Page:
Assuntos
Anti-Helmínticos , Nematoides , Infecções por Nematoides , Doenças dos Ovinos , Animais , Anti-Helmínticos/farmacologia , Anti-Helmínticos/uso terapêutico , Fezes , Infecções por Nematoides/veterinária , Contagem de Ovos de Parasitas/veterinária , Ovinos , Doenças dos Ovinos/tratamento farmacológico , Doenças dos Ovinos/prevenção & controle
13.
Acta Vet Scand ; 63(1): 5, 2021 Jan 25.
Artigo em Inglês | MEDLINE | ID: mdl-33494770

RESUMO

BACKGROUND: With intensive use of anthelmintic drugs in recent decades, anthelmintic resistance (AR) in horse nematodes is becoming a growing issue in many countries. However, there is little available information about the parasites, treatment practices or AR in the horse population in Lithuania. The aim of this study was to assess the current situation of AR on horse farms in Lithuania. The study was conducted in 25 stables on horses with a strongyle faecal egg count (FEC) of ≥ 200 eggs per gram. A faecal egg count reduction test (FECRT) was performed on each farm after administration of ivermectin (IVM) or pyrantel (PYR). RESULTS: The efficacy of IVM was comparatively high, with 98.8% of 250 horses having a zero egg count 14 days after treatment. Two conditions were used to interpret the FECRT results for PYR: firstly, resistance was determined when FECR was < 90% and the lower 95% confidence interval (LCL) was < 80%, and secondly when in addition the upper confidence level (UCL) was < 95%. Under the first condition, resistance against PYR was found in five stables (25% of all tested herds), while when considering the UCL as well, resistance was only detected in two stables (8%). The FEC showed a significant (P < 0.01) difference between the treatment and control groups. Only cyathostomin larvae were detected in larval cultures derived from strongyle-positive faecal samples collected 14 days after treatment of a test group with PYR. CONCLUSIONS: This in vivo study showed that PYR resistance is prevalent on horse farms in Lithuania, while the efficacy of IVM still appears to be unaffected. However, further studies of ivermectin resistance are needed. These findings should guide the implementation of more sustainable management of strongyle infections in horses in Lithuania.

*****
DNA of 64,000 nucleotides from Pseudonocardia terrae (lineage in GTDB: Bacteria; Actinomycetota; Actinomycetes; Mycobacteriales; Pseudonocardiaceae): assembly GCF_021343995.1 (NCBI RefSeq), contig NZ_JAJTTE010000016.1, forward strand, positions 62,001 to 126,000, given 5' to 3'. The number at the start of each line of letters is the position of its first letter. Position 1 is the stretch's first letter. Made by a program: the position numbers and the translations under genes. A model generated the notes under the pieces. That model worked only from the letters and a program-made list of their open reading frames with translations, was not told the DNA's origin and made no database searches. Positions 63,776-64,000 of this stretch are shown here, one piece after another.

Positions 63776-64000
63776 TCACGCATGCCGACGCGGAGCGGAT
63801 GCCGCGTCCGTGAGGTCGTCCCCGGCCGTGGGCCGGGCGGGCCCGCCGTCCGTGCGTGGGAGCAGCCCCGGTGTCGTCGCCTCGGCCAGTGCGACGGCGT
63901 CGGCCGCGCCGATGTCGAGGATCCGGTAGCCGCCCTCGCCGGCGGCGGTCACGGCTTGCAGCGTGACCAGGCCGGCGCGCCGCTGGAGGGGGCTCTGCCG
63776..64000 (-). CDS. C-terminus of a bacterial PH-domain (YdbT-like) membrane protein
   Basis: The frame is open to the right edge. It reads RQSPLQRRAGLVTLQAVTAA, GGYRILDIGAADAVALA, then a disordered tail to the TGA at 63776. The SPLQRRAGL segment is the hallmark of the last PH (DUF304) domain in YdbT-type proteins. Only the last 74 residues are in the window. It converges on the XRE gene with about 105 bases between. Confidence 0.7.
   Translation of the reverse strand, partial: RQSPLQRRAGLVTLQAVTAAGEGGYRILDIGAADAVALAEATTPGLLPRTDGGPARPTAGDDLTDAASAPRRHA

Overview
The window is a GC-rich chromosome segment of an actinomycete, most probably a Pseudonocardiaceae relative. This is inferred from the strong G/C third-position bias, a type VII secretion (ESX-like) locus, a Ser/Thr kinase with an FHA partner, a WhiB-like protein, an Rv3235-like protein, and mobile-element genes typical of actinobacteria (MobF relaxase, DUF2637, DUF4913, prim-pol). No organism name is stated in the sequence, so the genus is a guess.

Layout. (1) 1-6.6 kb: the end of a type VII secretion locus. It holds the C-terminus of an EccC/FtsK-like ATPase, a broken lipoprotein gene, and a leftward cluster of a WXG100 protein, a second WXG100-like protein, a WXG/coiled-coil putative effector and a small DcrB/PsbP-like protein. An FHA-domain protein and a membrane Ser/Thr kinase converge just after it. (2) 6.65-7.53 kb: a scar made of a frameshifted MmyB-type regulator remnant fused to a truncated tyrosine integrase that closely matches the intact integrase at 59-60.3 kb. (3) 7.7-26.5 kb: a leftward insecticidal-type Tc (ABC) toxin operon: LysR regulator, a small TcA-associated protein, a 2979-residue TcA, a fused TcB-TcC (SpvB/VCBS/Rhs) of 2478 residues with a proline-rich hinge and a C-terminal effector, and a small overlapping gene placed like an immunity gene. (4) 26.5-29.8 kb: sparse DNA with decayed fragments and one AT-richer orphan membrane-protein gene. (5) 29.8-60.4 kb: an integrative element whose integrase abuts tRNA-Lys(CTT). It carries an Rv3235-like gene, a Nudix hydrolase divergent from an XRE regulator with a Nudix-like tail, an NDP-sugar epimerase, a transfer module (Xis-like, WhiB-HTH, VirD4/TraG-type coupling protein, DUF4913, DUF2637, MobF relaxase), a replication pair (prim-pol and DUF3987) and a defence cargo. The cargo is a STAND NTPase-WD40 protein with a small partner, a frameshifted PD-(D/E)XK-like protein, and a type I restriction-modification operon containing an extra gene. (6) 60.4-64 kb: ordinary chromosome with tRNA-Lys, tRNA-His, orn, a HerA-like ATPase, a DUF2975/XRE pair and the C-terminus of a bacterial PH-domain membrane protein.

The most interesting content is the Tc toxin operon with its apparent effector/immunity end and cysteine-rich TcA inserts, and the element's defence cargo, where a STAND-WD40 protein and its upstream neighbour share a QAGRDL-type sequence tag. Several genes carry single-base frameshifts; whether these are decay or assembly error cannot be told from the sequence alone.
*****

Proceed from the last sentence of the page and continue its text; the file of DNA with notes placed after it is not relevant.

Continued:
Assuntos
Anti-Helmínticos/uso terapêutico , Doenças dos Cavalos/tratamento farmacológico , Infecções por Nematoides/veterinária , Animais , Anti-Helmínticos/farmacologia , Resistência a Medicamentos , Fezes/parasitologia , Feminino , Doenças dos Cavalos/parasitologia , Cavalos , Ivermectina/farmacologia , Ivermectina/uso terapêutico , Lituânia , Masculino , Nematoides/efeitos dos fármacos , Infecções por Nematoides/tratamento farmacológico , Contagem de Ovos de Parasitas/veterinária , Pirantel/farmacologia , Pirantel/uso terapêutico
14.
Vet J ; 268: 105602, 2021 Feb.
Artigo em Inglês | MEDLINE | ID: mdl-33468301

RESUMO

Gastrointestinal nematodes (GIN) are a cause of significant losses in animal production worldwide. In recent years, there have been important advances in the biological control of GIN of ruminants and horses. While these measures are still relatively under-utilised in practice, interest will undoubtedly grow due to the emergence of drug resistant parasite populations, the rise in demand for organically farmed products (which does not allow prophylactic use of drugs, including anthelmintics) and legislation, which regulates and restricts the use of anthelmintics. This review provides an overview of the most promising biocontrol agents of GIN of grazing animals including nematophagous fungi, dung beetles, earthworms, predacious nematodes and nematophagous mites. Recent advancements in these fields are evaluated, and the potential reasons for the delayed development and slow uptake of biocontrol agents are discussed. It is now widely believed that no method of GIN control is sustainable alone, and a combination of strategies (i.e. integrated pest management) is required for long term, effective parasite control. This review shows that, although their efficacies are lower than those of conventional anthelmintics, biological control agents are an important adjunct to traditional GIN control.


Assuntos
Agentes de Controle Biológico/farmacologia , Gastroenteropatias/veterinária , Infecções por Nematoides/veterinária , Controle Biológico de Vetores/métodos , Animais , Bovinos , Doenças dos Bovinos/parasitologia , Doenças dos Bovinos/prevenção & controle , Gastroenteropatias/parasitologia , Gastroenteropatias/prevenção & controle , Doenças das Cabras/parasitologia , Doenças das Cabras/prevenção & controle , Cabras , Doenças dos Cavalos/parasitologia , Doenças dos Cavalos/prevenção & controle , Cavalos , Infecções por Nematoides/parasitologia , Infecções por Nematoides/prevenção & controle , Ovinos , Doenças dos Ovinos/parasitologia , Doenças dos Ovinos/prevenção & controle , Carneiro Doméstico
15.
Parasitol Res ; 120(3): 963-970, 2021 Mar.
Artigo em Inglês | MEDLINE | ID: mdl-33501587

RESUMO